As a Pennsylvania nursing home lawyer, I know that outbreaks of disease are distressingly common in nursing homes. Any situation where people live in close quarters increases the risk of a communicable disease, but in nursing homes, the situation is worse because the residents are usually elderly and not in peak health. As a result, the staff’s failure to take basic precautions like washing hands can cause a deadly outbreak. Now, a new study from the University of Chicago School of Medicine shows that outbreaks of norovirus–a virus that commonly causes the stomach flu–in nursing homes is associated with a risk of death or hospitalization from any cause. While it’s not surprising to find that norovirus causes norovirus-related hospitalizations, the study suggests that the virus may increase all risks to patients.
The study, reported in the online version of the Journal of the American Medical Association, was a retrospective analysis of two years’ worth of Medicare and CDC records from nursing homes in Oregon, Wisconsin and Pennsylvania. (These were the states with the greatest number of outbreaks, which is bad news here in Pennsylvania.) During the duration of the outbreaks, the study found, hospital admission rates were 124 per nursing home per year, higher than the 109.5 per home per year rate when there was no outbreak. Death rates during outbreaks were 53.7 per home per year and 41.9 per home per year when there was no outbreak. Significantly, the study found that the risk of death disappeared when the home had a high number of registered nurse hours per resident, but increased when the RN time dropped to 0.75 hour per resident per day.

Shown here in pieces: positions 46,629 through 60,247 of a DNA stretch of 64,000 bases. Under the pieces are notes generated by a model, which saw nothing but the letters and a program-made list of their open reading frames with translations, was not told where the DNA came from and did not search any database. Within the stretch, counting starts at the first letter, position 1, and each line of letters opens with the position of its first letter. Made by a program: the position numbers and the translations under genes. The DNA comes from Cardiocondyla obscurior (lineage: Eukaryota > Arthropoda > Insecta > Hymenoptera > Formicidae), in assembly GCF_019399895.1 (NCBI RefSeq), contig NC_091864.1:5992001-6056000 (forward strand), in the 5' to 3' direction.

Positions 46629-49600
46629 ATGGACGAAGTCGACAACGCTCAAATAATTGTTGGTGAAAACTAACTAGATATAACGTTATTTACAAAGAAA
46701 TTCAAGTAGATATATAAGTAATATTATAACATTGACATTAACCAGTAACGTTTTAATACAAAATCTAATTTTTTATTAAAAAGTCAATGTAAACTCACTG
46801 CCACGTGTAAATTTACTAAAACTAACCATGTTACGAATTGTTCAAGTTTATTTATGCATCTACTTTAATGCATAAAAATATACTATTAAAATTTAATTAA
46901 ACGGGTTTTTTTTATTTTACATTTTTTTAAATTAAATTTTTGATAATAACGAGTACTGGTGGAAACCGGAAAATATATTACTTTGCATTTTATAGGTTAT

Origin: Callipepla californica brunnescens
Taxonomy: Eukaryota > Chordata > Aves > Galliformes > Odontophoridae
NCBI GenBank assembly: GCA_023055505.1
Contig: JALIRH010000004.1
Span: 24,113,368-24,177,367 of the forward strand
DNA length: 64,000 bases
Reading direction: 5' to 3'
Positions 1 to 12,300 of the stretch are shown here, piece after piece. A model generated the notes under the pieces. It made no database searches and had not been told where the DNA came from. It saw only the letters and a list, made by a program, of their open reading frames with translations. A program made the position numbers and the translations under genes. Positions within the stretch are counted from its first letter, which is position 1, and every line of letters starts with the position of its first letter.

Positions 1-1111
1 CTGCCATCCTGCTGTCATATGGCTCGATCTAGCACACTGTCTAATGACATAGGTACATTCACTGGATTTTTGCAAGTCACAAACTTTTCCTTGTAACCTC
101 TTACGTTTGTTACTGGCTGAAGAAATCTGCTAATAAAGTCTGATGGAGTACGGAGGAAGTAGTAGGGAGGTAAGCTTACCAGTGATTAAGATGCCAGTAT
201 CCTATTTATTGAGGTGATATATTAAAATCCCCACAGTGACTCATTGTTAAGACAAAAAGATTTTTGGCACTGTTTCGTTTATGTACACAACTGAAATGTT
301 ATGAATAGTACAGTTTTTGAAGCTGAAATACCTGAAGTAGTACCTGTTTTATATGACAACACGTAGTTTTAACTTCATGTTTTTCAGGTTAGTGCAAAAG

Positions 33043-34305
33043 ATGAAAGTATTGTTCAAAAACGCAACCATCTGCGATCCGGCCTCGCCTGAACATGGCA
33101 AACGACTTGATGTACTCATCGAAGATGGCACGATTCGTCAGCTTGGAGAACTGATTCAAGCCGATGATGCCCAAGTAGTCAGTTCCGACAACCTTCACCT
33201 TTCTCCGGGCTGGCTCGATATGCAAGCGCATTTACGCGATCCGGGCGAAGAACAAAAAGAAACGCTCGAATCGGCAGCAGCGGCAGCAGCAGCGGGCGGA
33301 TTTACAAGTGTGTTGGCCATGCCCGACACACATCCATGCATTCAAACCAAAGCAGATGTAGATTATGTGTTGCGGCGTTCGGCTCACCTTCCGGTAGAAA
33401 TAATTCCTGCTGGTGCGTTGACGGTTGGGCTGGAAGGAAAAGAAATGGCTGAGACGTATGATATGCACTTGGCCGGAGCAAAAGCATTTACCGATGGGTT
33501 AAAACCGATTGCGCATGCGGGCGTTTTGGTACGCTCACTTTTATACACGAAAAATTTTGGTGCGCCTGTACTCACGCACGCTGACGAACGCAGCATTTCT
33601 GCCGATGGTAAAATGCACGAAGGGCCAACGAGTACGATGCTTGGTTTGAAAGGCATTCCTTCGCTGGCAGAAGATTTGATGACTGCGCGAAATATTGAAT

Researchers suggested that the risks may stem less from norovirus itself than from the disruptions caused by the outbreaks. As a Philadelphia medical malpractice lawyer, I agree that this seems likely. Many nursing homes–especially private, for-profit homes–are perpetually understaffed because staff is very expensive. This is unfortunate for patients, because studies consistently show that care is better and risks are lower with a higher staffing ratio, especially when skilled staff has more hours. A viral outbreak undoubtedly strains those stretched resources, causing a higher risk of things going undone or unnoticed. As a Philadelphia injury lawyer, I’m familiar with the results: missed or wrong medications, inattention to basic food and water and bedsore needs, dementia patients permitted to wander and more kinds of Pennsylvania nursing home abuse.
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